Prison staff bear witness to traumatising experiences and events as relayed by prisoners or in court appearances. The warders interact a lot with inmates and get to understand their ordeal and get to know what transpired in the purported crime. This at times come to haunt the prison officers in the form of PTSD. PTSD can occur even when one is given a narration of a traumatic event!
Counselling services need be provided and debriefing is also a must as far as the mental health of warders is concerned. Debriefing entails giving an opportunity to individuals to relieve the experiences and emotions in order to allow for catharsis.

Mental health in the prison setup requires a two-pronged approach that seeks to help officers deal with their own issues and on the other hand address the inmates’ issues surrounding their sentencing and thus the need for a fully functional mental health service under prisons. Staff training on mental health issues should be provided to enhance understanding on mental disorders and encourage mental health promotion for both staff and prisoners. The workshop was worthwhile and I recommend that it be expanded to other prison centres!

Continue Reading

Mental Health Series




Today’s reflection will be on the Nurses’’ day that was celebrated worldwide on the 12th of May. The day is celebrated in remembrance of the birth Florence Nightingale who is the pioneer of modern day professional nursing. The theme for this year is “Nurses: A voice to lead-Health for All.”

Nurses are the backbone of the healthcare system as in every health care facility they are there to provide care. They are the single largest group of professionals in the clinical field.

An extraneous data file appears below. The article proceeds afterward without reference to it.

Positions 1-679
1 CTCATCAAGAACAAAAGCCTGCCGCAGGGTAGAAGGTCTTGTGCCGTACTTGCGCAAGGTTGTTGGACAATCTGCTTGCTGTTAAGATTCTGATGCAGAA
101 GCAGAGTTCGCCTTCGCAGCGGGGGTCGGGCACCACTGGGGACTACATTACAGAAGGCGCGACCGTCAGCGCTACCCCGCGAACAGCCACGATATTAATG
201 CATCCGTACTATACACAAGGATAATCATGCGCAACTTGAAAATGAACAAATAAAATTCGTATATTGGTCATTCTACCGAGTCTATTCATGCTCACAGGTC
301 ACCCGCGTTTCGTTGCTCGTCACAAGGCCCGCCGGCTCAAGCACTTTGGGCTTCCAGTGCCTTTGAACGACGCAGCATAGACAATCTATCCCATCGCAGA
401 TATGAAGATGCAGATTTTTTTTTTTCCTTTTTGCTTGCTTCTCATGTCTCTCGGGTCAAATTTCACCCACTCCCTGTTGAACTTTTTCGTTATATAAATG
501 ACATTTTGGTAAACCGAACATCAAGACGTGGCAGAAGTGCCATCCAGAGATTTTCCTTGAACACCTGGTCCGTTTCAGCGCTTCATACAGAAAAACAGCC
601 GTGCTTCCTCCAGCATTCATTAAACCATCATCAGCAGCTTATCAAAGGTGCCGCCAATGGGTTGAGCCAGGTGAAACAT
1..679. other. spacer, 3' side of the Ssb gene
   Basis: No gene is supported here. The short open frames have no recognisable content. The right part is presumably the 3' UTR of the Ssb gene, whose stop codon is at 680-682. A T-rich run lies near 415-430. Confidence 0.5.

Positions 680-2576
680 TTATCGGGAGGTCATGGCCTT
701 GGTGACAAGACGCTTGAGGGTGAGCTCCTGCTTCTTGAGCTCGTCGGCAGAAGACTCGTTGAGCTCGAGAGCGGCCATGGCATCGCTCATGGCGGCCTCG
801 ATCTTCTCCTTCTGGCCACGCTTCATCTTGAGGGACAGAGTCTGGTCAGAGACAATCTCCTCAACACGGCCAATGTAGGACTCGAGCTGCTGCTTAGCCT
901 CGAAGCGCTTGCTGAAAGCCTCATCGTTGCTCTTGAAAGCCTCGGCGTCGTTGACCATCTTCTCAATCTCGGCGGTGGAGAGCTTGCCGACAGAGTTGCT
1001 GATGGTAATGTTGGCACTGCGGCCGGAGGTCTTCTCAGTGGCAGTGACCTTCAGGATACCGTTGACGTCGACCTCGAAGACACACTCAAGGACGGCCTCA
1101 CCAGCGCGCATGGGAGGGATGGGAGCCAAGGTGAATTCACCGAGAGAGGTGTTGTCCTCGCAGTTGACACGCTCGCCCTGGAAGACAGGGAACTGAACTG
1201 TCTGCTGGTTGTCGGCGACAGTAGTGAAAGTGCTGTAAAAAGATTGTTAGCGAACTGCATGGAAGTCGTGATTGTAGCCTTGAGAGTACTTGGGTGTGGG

The crux of the discussion is that professional nurses experience burnout and workplace stress because of the nature of the demands of the nursing job. These emanate from working long hours, emotional exhaustion from dealing with vulnerable and ailing clientele, experience of traumatic events, fulfilment of high professional and public expectations and low reward outcomes for their efforts.

The nurses’ already volatile ordeal is further compounded by incidences of nurses being assaulted, emotionally abused, physically abused, sexually assaulted and cyber bullied by the same individuals that they seek to render care for.

The above highlighted challenges can be emotionally draining to the nurses and even facilitate development of mental health problems if they are not attended to promptly. This has been affirmed by various studies.

A review paper done by Vasconcelos and others in 2016 highlighted that the risk of exposure to HIV and poor relationships with administrators as other associated factors that facilitated development of mental disorders.

The review found the following as affecting most of our nurses; post-traumatic stress disorder, acute stress reaction, generalised anxiety disorder, depression and over indulgence in substances.
Nursing managers, the patients as well members of the community need to play a pivotal role in ensuring protective factors towards nurses’ mental health are availed.

The good thing is that this can be ensured by helping nurse build resilience, having debriefing sessions for nurses working in trauma care and having measures like retreats to name but a few. Nurses need to be healthy for them to be custodians for “health for all”.

Continue Reading